Rembrandt gained tremendous financial success during the 1630s and decided to buy a house in the Jodenbreestraat in 1639, next to the place where he worked. Jodenbreestraat was an up-and-coming Jewish neighborhood in Amsterdam during this time. Rembrandt asked his brother-in-law, Ulricus van Uylenburgh, a lawyer, to help them out by confirming he was successful and able to pay for the house.3 The mortgage to finance the 13,000 guilder purchase would be a primary cause for Rembrandt’s later financial difficulties. Rembrandt should easily have been able to pay the house off with his large income, but his spending always kept pace with his income. He amassed a huge collection of art and antiquates, often buying his own paintings to drive up the prices.
During the later half of the 1630s Rembrandt began painting dramatic, large-scale biblical and mythological scenes, such as Descent from the Cross (1634), Sacrifice of Isaac (1635) and Danaë (1636). It is during this period that we see Rembrandt developing his own voice as an artist. Descent from the Cross is one of his first paintings that show the beginning of his sophisticated use of light. Painted at the age of twenty-nine, Sacrifice of Isaac is one of Rembrandt’s most successful and mature works in his career up to this point. Compared to the rigid centered composition of Descent from the Cross, in Sacrifice of Isaac we see a flowing composition starting with the angel’s raised hand down to Isaac’s arched body. The circular motif is seen in the physical gestures of the three characters; even the abandoned knife is curved. Note the importance of hands in this painting: the angel’s left hand is pointing to heaven, while his right hand holds back Abraham’s left hand forcing him to drop his knife. Abraham’s right hand holds down Isaac’s head, concealing his identity. Isaac’s helplessness is further reinforced by having both his hands bound behind his back, unseen. The theme of the painting centers around “the hand of God,” which Rembrandt has orchestrated masterfully. Directly under the knife, slightly above Isaac’s body, in the folds of the garments, we can read in Hebrew the name of Jehovah and a letter that signifies it is part of a quotation. Rembrandt did not know Hebrew, but many of his assistants and advisors did.2 The subtle insertion of Hebrew was probably done to speak to the original owner of this piece. There is a copy of this painting in Munich, which was made by Rembrandt’s workshop. The original painting ended up in the collection of Sir Robert Walpole in England and was purchased by Catherine the Great in 1779.
Painted when Rembrandt was just thirty years old, Danaë (1636) was inspired by Lastman’s The Wedding Night of Tobias and Sara (1611). Rembrandt continues to employ the circular motif with the composition of this painting. From the base of the golden Zeus at Danaë’s head, our eye is led down her nude body to the dimly lit opening where her father, King Acrisius, hides. At this point we see a masterful control of light and value contrasts in this work. The white sheets on the bed frame Danaë’s nude body making it stand out in an otherwise dark environment. The model for this painting, Geertje Dircx (c.1610/1615 – c.1656), was the wet nurse for Rembrandt’s fourth and only surviving child, Titus (1641-1668). Geertje was hired during Saskia’s illness, which was most likely with tuberculosis from of which she died the following year. Rembrandt's drawings of Saskia on her sick and deathbed are among his most moving works. After Saskia’s death Geertje became Rembrandt’s lover for several years. In 1649 she expected him to marry her, but if Rembrandt remarried he would no longer have access to his son's inheritance from Saskia. The relationship broke up acrimoniously, leading to a lengthy court case for “breach of promise,” in which Geertje was awarded alimony of two-hundred guilders a year. After learning Geertje had pawned jewelry that had once belonged to Saskia, Rembrandt had her committed to an asylum for twelve years, which put an end to the alimony payments. After her release she tried to sue Rembrandt for wrongful imprisonment. Perhaps Rembrandt’s Danaë carried with it a “bad juju,” because on June 15, 1985 it was attacked by Bronius Maigys, who threw sulfuric acid on the canvas and cut it twice with his knife. The entire central part of the composition was turned into a mixture of spots with a conglomerate of splashes and areas of dripping paint. The worst damage was to the face and hair of Danaë, as well as her right arm and legs.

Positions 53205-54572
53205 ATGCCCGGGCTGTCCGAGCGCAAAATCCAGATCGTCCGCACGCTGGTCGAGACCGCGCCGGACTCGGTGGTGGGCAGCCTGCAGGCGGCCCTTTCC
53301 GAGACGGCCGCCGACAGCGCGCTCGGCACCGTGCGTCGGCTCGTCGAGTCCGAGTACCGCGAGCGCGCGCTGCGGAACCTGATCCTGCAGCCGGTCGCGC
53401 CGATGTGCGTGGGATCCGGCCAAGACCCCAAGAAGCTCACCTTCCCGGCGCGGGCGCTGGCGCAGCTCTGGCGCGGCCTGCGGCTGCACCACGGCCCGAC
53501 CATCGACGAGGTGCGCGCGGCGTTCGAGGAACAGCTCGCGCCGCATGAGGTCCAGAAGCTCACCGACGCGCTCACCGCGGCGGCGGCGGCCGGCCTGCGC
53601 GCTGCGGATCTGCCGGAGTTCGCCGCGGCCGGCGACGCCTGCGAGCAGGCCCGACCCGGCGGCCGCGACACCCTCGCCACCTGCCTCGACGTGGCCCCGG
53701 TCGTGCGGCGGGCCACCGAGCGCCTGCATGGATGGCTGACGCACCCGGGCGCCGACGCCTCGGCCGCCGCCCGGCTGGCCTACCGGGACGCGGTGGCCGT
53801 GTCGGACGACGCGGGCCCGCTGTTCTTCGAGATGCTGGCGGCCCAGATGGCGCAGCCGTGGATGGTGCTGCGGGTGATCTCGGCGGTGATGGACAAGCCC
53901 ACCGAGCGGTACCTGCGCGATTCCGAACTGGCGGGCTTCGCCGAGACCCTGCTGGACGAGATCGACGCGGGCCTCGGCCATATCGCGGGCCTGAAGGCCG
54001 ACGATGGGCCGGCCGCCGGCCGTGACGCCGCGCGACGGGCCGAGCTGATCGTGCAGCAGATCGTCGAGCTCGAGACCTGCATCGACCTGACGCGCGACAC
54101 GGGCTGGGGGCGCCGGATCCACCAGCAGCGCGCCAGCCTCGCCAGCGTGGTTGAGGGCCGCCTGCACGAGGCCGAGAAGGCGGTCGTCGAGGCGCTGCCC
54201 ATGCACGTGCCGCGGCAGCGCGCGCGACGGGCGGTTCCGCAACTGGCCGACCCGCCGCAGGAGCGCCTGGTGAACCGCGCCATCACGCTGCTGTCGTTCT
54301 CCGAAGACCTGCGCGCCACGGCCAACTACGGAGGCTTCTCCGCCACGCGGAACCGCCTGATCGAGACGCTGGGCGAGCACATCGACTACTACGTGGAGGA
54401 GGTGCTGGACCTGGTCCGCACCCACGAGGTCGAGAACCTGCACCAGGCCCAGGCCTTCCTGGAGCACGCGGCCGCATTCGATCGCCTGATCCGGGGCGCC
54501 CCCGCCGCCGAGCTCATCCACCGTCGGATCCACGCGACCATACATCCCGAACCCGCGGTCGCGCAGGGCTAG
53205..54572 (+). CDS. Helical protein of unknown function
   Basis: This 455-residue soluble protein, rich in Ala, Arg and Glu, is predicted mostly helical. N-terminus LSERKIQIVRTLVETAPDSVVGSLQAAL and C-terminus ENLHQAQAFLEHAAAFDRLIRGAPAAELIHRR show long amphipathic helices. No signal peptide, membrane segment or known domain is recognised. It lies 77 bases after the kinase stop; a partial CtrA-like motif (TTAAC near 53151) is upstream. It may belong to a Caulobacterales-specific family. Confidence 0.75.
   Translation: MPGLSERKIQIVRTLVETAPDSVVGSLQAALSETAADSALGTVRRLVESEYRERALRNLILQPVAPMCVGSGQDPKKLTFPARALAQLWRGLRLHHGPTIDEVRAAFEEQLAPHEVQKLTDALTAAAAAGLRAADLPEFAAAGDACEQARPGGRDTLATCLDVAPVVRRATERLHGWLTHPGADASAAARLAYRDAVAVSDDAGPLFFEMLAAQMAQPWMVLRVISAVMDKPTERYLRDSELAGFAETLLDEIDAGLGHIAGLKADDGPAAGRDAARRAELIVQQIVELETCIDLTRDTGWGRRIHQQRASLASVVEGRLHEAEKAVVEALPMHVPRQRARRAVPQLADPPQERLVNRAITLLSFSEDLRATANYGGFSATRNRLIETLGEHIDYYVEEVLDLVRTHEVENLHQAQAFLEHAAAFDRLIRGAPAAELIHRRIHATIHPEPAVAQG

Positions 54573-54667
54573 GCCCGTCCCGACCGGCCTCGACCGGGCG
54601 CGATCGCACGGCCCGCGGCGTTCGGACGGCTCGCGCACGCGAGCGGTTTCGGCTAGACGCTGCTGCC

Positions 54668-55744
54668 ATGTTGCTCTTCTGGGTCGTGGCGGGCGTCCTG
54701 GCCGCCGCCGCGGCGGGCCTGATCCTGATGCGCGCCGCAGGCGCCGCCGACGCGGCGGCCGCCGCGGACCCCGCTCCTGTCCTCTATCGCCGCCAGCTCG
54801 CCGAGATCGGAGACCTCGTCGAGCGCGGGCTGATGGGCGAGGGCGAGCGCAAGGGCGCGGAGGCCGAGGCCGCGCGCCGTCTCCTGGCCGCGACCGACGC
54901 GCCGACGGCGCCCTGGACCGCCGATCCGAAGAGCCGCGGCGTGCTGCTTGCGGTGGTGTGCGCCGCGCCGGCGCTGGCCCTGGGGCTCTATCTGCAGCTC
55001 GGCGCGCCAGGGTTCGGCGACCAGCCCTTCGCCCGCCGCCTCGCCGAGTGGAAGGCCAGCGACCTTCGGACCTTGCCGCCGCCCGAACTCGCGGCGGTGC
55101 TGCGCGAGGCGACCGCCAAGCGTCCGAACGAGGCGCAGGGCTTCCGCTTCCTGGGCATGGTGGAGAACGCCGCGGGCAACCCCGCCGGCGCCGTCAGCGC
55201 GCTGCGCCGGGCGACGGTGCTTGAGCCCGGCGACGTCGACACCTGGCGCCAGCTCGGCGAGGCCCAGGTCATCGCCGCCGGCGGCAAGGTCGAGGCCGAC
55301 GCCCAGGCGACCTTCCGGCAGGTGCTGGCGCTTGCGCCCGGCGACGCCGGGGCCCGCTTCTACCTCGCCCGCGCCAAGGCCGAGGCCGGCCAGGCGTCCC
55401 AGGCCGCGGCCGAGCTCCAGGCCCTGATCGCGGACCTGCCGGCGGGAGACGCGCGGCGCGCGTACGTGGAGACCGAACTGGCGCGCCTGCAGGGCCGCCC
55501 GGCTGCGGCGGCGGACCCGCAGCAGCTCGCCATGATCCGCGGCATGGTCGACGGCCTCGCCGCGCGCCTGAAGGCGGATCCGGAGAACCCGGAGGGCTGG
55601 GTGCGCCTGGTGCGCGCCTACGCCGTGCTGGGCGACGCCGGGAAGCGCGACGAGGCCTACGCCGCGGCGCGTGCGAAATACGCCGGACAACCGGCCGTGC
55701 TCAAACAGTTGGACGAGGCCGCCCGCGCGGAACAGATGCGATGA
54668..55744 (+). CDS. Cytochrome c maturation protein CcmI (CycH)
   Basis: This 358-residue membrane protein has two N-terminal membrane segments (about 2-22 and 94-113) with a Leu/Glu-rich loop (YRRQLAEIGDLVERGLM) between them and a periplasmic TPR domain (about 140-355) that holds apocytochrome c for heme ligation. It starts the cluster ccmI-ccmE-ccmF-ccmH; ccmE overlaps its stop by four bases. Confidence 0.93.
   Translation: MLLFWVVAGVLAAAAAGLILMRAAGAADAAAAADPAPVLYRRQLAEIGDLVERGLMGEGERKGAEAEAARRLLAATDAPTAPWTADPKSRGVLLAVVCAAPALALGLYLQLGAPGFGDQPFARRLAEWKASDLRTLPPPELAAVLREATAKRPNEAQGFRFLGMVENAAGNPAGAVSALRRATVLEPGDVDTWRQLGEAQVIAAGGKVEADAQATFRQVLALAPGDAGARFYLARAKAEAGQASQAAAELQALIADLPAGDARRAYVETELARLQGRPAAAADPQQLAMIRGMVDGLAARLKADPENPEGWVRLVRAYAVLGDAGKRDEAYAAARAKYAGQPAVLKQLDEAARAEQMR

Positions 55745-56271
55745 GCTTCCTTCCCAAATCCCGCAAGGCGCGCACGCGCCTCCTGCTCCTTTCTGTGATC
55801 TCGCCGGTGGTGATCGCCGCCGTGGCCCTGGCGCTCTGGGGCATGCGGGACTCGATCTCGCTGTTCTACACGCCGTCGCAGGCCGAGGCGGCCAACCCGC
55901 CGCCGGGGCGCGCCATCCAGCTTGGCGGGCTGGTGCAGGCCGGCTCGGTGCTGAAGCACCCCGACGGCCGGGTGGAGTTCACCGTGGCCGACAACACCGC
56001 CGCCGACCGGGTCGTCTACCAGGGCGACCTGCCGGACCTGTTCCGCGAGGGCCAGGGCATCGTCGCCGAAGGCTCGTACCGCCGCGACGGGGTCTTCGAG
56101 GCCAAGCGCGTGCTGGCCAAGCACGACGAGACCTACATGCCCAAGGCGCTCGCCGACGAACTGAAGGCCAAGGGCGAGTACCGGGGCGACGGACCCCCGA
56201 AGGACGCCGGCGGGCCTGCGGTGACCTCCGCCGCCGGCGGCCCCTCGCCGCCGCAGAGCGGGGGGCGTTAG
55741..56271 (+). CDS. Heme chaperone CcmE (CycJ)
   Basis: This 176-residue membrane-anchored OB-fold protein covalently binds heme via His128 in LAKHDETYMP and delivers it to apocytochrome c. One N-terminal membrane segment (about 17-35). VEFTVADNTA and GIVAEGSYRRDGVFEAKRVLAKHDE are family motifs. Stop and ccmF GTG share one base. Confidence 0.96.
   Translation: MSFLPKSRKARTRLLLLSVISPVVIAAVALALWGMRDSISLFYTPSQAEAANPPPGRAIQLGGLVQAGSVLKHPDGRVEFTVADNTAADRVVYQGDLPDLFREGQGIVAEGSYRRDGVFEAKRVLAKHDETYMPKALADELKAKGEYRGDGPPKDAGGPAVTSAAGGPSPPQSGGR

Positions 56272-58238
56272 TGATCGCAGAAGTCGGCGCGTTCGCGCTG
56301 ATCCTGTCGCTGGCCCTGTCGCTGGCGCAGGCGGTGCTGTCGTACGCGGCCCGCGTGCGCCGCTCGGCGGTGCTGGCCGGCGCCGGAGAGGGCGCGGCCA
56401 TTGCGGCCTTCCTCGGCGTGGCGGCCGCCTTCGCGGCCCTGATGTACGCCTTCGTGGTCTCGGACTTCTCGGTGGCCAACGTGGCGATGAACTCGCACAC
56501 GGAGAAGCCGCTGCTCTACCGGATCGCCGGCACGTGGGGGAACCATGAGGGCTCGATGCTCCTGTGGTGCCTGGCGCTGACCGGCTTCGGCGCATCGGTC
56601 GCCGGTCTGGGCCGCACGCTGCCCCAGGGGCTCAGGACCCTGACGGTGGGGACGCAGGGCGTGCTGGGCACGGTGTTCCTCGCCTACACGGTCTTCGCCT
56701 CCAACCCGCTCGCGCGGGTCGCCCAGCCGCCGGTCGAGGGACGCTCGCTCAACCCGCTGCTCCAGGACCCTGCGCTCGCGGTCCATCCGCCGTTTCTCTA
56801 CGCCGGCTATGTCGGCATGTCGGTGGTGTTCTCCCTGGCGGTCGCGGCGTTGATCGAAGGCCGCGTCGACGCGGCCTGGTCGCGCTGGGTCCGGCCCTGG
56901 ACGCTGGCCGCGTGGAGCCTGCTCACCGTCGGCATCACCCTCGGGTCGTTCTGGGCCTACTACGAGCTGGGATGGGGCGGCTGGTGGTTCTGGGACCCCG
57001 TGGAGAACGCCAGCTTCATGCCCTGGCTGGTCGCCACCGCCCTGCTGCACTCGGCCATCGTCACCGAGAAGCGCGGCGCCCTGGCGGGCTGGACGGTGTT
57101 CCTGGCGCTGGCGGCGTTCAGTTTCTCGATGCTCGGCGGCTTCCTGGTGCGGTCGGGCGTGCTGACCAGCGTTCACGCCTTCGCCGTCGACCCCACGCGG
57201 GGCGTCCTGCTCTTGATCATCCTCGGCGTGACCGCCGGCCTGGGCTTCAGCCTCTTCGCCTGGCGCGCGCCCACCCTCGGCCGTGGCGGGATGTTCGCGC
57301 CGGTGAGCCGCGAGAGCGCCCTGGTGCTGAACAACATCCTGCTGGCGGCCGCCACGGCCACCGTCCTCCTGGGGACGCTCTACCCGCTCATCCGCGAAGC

In the decade beginning in 1630 we see a meteoric jump in Rembrandt’s skills, style and compositions. Gone are the awkwardly staged characters seen in The Stoning of Saint Stephen. Rembrandt’s Flora shows us the beginning of his creation of fashionable paintings that are stylized using the latest trends. The paintings that follow get more and more sophisticated with their use of light and dark value contrast, subject matter, styling and composition. We can see that Rembrandt isn’t just reconstructing his former master’s compositions, but instead he is really thinking out the themes of his paintings to make his own statement. This decade was the foundation for his later work when he produced some of the greatest masterpieces the art world has ever seen.
2. Mikhail Piotrovsky, My Hermitage: How the Hermitage Survived Tsars, Wars, and Revolutions to Become the Greatest Museum in the World; SkiraRizzoli, 2015; page 316.
3. Driessen, Christoph (2012): Rembrandts vrouwen, p 116.
About the Author:
Cathy Locke is an award-winning fine art painter, professor, and published writer, specializing in Russian art of the 19th and 20th centuries. She organizes annual art excursions to Russia every summer and is the editor of Musings-on-art.org.